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Belly up to bar food: The 608 presents another option for good tavern fare

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Bill Livick, Special to the Gazette
August 14, 2013

MADISON—Call it comfort food or traditional Wisconsin tavern fare. However you choose to label the menu at the new 608 Restaurant and Bar on State Street, it's part of an apparent trend in the Madison dining scene, where restaurant/bar combos focusing on upscale bar food have been opening at a high rate.

The 608 opened in May in the space that used to be Paul's Club. The new owners have transformed the room, which features a full bar on one side and a row of tables and chairs next to an exposed brick wall on the other.

Some black-and-white framed photos of downtown Madison are about the only art on the spare walls. Several flat-screen TVs mounted throughout the place will be an asset once the Packers' season begins.

Everything in the spacious room seems shiny and new compared to the menu, which offers all the things you've come to expect from a Wisconsin tavern: burgers and sandwiches, appetizers such as fried cheese curds and onion rings, soups and salads.

The kitchen also turns out a handful of entrees, including pasta and a mustard chicken dish.

A server said the most popular items are the paninis and burgers, which are grilled to perfection and piled high with a host of condiments: caramelized onions, sautéed mushrooms, alfalfa sprouts, Granny Smith apples, pickled beets. The 608 Burger ($11) is topped with an egg fried over easy and served with a choice of sides, including sweet potato fries, regular french fries or a salad of mixed greens, to name just a few.

Business was steady on the night of our visit, a Thursday. The place seemed to cater to a college crowd. The music was a bit too loud, although youthful patrons didn't have a problem raising their voices over the upbeat tunes.

We took a seat in front, close to a big picture window, where it was a little quieter and gave us a full view of State Street.

We started with a couple of salads. A refreshing Sweet 'n' Spicy Thai Salad ($9) included shredded green cabbage and carrots, crispy wonton strips, pea pods, peanuts and cucumbers. This kitchen's version doesn't quite compare to some we've had at Thai restaurants, but it was tasty and came in a large portion, enough for two to share.

A grain salad ($7) uses couscous and features cherry tomatoes, pine nuts, zucchini, arugula and feta cheese. We thought it was a fine summer salad—light with nicely balanced flavors—and one that we would order again.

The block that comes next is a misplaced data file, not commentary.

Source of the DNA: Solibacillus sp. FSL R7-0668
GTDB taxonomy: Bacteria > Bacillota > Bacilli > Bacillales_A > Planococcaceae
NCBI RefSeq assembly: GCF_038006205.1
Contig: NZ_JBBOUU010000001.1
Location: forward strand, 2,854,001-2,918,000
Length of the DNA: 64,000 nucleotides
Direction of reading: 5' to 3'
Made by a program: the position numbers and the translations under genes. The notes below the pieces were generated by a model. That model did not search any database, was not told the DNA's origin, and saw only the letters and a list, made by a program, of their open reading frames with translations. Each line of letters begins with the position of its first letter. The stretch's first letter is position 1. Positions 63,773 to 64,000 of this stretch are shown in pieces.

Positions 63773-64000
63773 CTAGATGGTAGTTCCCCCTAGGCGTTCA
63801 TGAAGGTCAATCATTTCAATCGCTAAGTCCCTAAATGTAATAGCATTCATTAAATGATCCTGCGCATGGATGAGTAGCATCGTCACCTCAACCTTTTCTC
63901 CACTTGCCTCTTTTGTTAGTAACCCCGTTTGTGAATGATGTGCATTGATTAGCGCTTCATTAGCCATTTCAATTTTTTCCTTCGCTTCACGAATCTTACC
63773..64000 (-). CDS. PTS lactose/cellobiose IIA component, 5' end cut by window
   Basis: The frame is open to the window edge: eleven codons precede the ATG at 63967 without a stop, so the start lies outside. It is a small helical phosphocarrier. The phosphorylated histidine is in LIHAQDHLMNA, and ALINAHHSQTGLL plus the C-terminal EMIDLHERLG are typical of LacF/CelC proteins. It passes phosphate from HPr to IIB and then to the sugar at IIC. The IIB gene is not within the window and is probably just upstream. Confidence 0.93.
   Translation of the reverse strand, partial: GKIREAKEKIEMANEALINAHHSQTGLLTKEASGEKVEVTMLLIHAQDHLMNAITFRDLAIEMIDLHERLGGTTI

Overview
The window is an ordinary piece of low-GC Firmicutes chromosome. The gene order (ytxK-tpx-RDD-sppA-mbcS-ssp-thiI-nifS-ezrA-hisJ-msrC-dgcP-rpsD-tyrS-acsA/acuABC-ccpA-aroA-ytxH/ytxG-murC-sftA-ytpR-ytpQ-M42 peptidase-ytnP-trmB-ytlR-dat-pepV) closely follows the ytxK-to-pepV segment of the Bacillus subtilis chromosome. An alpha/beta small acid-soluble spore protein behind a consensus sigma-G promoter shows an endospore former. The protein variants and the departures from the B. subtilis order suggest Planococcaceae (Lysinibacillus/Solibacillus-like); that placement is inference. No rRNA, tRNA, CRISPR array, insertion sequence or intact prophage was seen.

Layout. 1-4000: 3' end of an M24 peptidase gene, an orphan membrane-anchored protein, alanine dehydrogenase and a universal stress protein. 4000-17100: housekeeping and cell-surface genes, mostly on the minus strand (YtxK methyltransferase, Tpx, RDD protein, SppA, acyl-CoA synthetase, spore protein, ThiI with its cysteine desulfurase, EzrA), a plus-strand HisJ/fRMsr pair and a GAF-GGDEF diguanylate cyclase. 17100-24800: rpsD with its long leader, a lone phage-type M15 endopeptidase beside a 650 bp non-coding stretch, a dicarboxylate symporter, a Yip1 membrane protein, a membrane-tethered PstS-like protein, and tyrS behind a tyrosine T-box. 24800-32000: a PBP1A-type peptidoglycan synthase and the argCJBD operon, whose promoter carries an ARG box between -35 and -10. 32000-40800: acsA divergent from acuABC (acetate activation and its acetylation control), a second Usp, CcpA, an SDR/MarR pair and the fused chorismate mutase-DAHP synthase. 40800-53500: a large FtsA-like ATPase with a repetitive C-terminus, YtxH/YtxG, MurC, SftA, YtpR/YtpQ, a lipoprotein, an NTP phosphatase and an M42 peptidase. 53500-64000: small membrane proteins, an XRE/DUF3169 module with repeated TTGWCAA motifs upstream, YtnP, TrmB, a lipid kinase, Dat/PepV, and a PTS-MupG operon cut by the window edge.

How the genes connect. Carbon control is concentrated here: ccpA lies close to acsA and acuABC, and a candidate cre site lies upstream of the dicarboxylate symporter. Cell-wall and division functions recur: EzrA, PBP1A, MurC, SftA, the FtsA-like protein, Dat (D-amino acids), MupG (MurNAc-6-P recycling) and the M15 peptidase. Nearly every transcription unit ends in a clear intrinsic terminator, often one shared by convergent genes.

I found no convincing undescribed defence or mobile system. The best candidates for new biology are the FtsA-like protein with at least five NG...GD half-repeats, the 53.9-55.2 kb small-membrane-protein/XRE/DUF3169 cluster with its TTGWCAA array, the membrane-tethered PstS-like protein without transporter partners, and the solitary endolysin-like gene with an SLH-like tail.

We also shared the beer-battered onion rings ($6), which were exceptional. Made of sweet Vidalia onions, these rings were light, crisp and not overly greasy.

The 608's burgers are a messy handful. The blue cheese burger ($11) featured a thick patty grilled medium rare and topped with caramelized onions, mushrooms, mixed greens and blue cheese. The burger itself was quite good, and all those toppings gave it lots of flavor, but I couldn't detect any flavor from the blue cheese, which is usually pungent and savory.

My friend's chicken and watercress panini ($11) was a success. She liked the contrast between the toppings—sweet caramelized onions and spicy watercress—and the meat was tender. An order of sweet potato fries also hit the spot, crispy yet not overly greasy.

For dessert, 608 offers a half-dozen spiked milkshakes. The cappuccino ($8) is made with Kahlua and topped with maraschino cherries and pizzelle cookies, which are traditional Italian waffle cookies. We liked the flavors, but the milkshake itself was thin and not very satisfying.

Service at 608 is mostly good. On the night of our visit, two young female bartenders doubled as servers, which meant there were some long waits for food order. But it's asking a lot of a person to prepare drinks and serve customers at the bar while also trying to wait on tables.

Overall, 608 offers a nice atmosphere and friendly staff, but it feels a bit unsteady and unsure of itself. It would be interesting to return in a few months to see if a little more time and experience helps to smooth some of the rough edges.

Bill Livick is a freelance writer who writes entertainment stories and Madison-area restaurant reviews for The Gazette.



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